Donald Trump emerged from his second impeachment lawsuit almost entirely politically. But amid widespread lamentation (or celebrations, depending on the speaker’s membership) over the former president’s grip on the Republican party, some clear voices suggested that change could be made. on guard.
“Losing the bully pulpit is a big difference,” Senator John Cornyn of Texas told the Hill, about Trump’s exit from the White House and from high social media platforms, following the US Capitol invasion.
“I think so [we’re] already starting to see some groundwork put down by others who want to succeed. “
By a vote of 57-43, the Senate voted to get Trump on the charge that he incited the mob attack on the Capitol on Jan. 6. Seven Republicans joined all Democrats and independents in supporting a conviction, which would have prevented Trump from running for office again. But the vote did not provide the required two – thirds of the votes.
Only one Republican, Mitt Romney, won Trump’s first lawsuit last year. But as Trump supporters blocked the stronger display of opposition within the party, Trump did too.
The former president will be 78 in 2024 and has not promised to run again. But his post-release statement foresaw a resumption of a more visible role in U.S. politics in the coming months.
“Our historic, loving and beautiful move to Make America Great Again has just begun,” Trump said. “In the coming months I have a lot to tell you, and I look forward to continuing to our incredible journey together to achieve the greatness of America for all our people. There was never anything like it! “
In interviews on Sunday, Republicans who were planning to turn against Trump were asked about the consequences that would resemble their votes.
In Louisiana, the state Republican party voted to question General Bill Cassidy, whose Louisiana Republican Caucus chairman warned not to “expect a warm welcome when you return home to Louisiana!”
Speaking to ABC this week, Cassidy said: “President Trump is expected to be accountable and that is my confidence in my chosen people and I am very confident when time passes. past that people move to that position. “
Trump’s friends insisted that he is still the center of the Republican universe.
“Donald Trump is the most active member of the Republican party,” Senator Lindsey Graham of South Carolina, Trump’s close ally, told Fox News Sunday. “The Trump movement is alive and well.”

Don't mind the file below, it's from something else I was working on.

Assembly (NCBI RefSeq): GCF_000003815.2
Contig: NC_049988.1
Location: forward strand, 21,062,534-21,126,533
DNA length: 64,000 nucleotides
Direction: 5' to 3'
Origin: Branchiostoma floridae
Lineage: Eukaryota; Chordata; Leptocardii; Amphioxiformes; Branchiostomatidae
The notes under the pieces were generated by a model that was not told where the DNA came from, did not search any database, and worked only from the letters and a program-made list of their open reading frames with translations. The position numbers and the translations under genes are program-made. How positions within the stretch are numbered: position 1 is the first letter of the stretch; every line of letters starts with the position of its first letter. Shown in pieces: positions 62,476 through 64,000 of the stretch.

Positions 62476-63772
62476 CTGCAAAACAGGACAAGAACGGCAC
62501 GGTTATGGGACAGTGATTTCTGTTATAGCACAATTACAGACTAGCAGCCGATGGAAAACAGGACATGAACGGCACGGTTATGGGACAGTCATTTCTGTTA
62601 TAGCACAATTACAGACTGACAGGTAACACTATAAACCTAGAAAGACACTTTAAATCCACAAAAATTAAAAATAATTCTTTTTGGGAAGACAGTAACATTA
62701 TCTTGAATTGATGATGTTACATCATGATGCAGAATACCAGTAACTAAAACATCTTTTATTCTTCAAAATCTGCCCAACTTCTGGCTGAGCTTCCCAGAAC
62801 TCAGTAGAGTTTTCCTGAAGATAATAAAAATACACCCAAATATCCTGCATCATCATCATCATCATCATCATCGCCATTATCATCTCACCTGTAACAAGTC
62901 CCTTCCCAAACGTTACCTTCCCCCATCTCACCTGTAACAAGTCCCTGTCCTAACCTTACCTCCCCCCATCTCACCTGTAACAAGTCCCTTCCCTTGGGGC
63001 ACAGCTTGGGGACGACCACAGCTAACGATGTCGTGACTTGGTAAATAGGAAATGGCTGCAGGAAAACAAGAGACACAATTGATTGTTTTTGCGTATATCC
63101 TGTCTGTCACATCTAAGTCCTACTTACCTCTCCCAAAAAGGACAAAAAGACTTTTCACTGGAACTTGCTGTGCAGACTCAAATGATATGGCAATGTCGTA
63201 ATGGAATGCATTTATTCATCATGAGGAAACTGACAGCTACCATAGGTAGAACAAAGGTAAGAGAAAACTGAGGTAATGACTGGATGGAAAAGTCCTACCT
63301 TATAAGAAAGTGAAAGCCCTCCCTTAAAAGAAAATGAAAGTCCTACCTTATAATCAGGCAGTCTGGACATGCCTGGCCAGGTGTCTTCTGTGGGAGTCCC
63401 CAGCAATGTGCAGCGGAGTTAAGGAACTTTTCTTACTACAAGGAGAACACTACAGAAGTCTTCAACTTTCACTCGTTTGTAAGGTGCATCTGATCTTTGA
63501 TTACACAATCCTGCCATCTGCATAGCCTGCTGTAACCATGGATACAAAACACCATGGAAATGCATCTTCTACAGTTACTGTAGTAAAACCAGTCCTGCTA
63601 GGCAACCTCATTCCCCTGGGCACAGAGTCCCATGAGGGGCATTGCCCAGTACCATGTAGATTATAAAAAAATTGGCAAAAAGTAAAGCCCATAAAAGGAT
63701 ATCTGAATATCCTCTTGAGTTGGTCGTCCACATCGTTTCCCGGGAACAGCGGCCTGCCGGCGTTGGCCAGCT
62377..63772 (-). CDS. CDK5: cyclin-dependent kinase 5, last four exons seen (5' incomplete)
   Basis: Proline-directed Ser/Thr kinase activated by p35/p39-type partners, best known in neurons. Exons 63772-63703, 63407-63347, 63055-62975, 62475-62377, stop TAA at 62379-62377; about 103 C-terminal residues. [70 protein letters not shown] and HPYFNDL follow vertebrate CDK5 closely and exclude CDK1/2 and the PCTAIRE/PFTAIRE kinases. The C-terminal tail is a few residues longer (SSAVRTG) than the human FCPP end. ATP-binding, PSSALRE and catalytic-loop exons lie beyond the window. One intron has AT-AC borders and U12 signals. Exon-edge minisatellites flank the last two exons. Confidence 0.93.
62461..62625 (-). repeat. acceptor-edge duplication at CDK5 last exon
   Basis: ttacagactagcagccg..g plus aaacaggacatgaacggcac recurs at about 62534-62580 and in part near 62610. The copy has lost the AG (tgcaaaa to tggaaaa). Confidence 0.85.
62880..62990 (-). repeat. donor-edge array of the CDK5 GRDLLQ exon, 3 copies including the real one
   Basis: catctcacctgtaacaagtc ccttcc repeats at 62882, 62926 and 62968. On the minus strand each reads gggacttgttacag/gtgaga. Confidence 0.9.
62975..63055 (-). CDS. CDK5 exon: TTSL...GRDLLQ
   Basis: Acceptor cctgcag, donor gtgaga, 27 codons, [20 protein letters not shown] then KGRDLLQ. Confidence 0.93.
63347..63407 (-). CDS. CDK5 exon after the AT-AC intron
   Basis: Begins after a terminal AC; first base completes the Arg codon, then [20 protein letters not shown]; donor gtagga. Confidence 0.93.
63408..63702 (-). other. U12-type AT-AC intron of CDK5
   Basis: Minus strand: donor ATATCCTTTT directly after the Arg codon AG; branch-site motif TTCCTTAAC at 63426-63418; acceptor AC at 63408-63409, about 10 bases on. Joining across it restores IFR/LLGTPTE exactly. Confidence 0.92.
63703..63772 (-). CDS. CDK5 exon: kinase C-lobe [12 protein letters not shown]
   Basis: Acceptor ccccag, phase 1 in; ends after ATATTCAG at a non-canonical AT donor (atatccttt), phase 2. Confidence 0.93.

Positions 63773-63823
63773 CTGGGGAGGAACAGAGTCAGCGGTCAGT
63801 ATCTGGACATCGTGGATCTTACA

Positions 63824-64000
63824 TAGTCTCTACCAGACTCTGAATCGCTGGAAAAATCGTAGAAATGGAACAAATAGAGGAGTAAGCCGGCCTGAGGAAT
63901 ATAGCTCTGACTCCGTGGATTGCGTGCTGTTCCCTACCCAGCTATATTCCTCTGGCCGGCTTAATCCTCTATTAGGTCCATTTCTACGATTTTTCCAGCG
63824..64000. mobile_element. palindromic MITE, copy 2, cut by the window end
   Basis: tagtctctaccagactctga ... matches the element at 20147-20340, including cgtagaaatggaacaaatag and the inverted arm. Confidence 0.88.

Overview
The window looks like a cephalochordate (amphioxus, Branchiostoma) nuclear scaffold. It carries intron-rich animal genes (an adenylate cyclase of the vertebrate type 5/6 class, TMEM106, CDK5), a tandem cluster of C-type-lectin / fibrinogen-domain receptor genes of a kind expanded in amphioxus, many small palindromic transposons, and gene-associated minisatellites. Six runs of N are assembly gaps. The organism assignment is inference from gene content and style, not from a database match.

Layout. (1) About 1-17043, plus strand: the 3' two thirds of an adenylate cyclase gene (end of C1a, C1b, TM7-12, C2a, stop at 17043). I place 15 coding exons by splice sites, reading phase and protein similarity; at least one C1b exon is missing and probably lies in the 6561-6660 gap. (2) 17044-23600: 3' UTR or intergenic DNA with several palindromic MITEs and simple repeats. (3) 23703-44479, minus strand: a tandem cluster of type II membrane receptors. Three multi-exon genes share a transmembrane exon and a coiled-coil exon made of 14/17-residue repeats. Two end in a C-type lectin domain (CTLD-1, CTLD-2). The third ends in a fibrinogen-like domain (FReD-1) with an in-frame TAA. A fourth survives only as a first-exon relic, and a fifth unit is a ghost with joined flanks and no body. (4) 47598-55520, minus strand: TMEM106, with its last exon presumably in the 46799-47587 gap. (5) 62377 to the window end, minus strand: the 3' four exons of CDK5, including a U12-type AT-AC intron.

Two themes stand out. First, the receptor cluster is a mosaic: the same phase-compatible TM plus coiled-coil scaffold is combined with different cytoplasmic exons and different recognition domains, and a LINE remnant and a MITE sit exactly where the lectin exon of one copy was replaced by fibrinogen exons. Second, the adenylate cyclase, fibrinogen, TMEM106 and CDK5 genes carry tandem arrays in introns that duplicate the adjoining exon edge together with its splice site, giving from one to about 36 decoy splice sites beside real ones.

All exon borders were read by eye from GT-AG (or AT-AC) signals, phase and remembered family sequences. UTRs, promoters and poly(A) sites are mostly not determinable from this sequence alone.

Jason Chaffetz, a former Utah communicator, framed the impeachment as a quixotic Democrat failure.
“I don’t think history has handled this very well,” he told Fox. “It didn’t have the legitimacy that the Democrats hoped it would.” They didn’t affect anyone. I think it was a waste of time and now Democrats are 0 for 2 and America wants to move on. “
At the same time, there are signs that unity remains unattainable within Republican ranks. In an interview with Politico, Mitch McConnell of Kentucky, the Senate minority leader who ousted Trump after an impeachment lawsuit but nevertheless voted for freedom, indicated that he would into primary schools in which a Trump-backed candidate seemed to win.
“My goal is, in every way possible, to nominate nominees to represent the Republican party that can win in,” McConnell said. “Some of them may be people like the former president. Some may not. The only thing that matters to me is electability. “
McConnell said: “I’m not saying the president would support people who couldn’t win. But I think the point of electability – not who is supporting it – is the critical point. “
Graham marked the decline of McConnell’s Senate speech among Trump supporters.
“He got a load off his chest,” he said, “obviously, but unfortunately he put a cargo behind a Republican.” That speech that you will see in the 2022 campaigns.
“I think if you are a Republican running in Arizona or Georgia, New Hampshire, where we have a chance to take the Senate back, they are probably playing General McConnell’s speech and asking you about it as a candidate. And I think if you’re a Republican, they’re going to ask people, ‘Will you support General McConnell in the future? ‘”
Close relatives of Trump are running for headquarters in the next century. In Arkansas, former White House news secretary Sarah Sanders is awaiting a Republican nomination for governor. In North Carolina, Graham suggested that Lara Trump, the former president’s daughter-in-law, may be running for the Senate to replace Richard Burr, the retired senator and vote. to condemn Trump.
There is also talk that Ivanka Trump could run for Senate in Florida, challenging Marco Rubio.
Famous anti-Trump figures see a conflict ahead. Larry Hogan, a Maryland governor who is widely expected to run a primary school in 2024, said anti-Trump sentiment would continue to grow.
“We’re only a month into Biden ‘s administration,” Hogan told CNN. “I don’t think the last chapter of Donald Trump and the Republican party has been written yet.”